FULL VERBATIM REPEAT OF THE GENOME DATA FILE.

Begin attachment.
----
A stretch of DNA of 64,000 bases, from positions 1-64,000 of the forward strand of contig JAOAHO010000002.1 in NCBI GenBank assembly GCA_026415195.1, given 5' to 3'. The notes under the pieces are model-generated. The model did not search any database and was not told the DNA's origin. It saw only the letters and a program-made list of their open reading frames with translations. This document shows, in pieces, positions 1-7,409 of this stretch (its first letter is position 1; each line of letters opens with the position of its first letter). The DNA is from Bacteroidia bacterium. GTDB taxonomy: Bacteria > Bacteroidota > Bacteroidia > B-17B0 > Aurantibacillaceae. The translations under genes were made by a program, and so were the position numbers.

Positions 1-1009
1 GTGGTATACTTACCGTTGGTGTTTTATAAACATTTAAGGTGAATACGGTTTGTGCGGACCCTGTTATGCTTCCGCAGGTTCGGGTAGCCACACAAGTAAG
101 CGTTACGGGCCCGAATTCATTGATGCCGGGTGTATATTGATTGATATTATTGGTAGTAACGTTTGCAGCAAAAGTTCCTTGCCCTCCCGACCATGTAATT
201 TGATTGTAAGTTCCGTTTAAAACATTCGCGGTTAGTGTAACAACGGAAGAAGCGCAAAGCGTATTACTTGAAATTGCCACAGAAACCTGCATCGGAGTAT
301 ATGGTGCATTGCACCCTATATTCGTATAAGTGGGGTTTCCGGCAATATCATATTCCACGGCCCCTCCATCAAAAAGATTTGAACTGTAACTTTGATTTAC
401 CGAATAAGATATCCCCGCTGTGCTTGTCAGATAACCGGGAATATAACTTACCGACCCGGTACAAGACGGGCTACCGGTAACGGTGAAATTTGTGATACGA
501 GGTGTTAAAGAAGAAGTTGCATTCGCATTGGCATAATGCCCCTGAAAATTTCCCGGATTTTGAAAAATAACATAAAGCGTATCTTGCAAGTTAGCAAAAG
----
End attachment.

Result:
A stretch of DNA of 64,000 bases, from positions 1-64,000 of the forward strand of contig JAOAHO010000002.1 in NCBI GenBank assembly GCA_026415195.1, given 5' to 3'. The notes under the pieces are model-generated. The model did not search any database and was not told the DNA's origin. It saw only the letters and a program-made list of their open reading frames with translations. This document shows, in pieces, positions 1-7,409 of this stretch (its first letter is position 1; each line of letters opens with the position of its first letter). The DNA is from Bacteroidia bacterium. GTDB taxonomy: Bacteria > Bacteroidota > Bacteroidia > B-17B0 > Aurantibacillaceae. The translations under genes were made by a program, and so were the position numbers.

Positions 1-1009
1 GTGGTATACTTACCGTTGGTGTTTTATAAACATTTAAGGTGAATACGGTTTGTGCGGACCCTGTTATGCTTCCGCAGGTTCGGGTAGCCACACAAGTAAG
101 CGTTACGGGCCCGAATTCATTGATGCCGGGTGTATATTGATTGATATTATTGGTAGTAACGTTTGCAGCAAAAGTTCCTTGCCCTCCCGACCATGTAATT
201 TGATTGTAAGTTCCGTTTAAAACATTCGCGGTTAGTGTAACAACGGAAGAAGCGCAAAGCGTATTACTTGAAATTGCCACAGAAACCTGCATCGGAGTAT
301 ATGGTGCATTGCACCCTATATTCGTATAAGTGGGGTTTCCGGCAATATCATATTCCACGGCCCCTCCATCAAAAAGATTTGAACTGTAACTTTGATTTAC
401 CGAATAAGATATCCCCGCTGTGCTTGTCAGATAACCGGGAATATAACTTACCGACCCGGTACAAGACGGGCTACCGGTAACGGTGAAATTTGTGATACGA
501 GGTGTTAAAGAAGAAGTTGCATTCGCATTGGCATAATGCCCCTGAAAATTTCCCGGATTTTGAAAAATAACATAAAGCGTATCTTGCAAGTTAGCAAAAG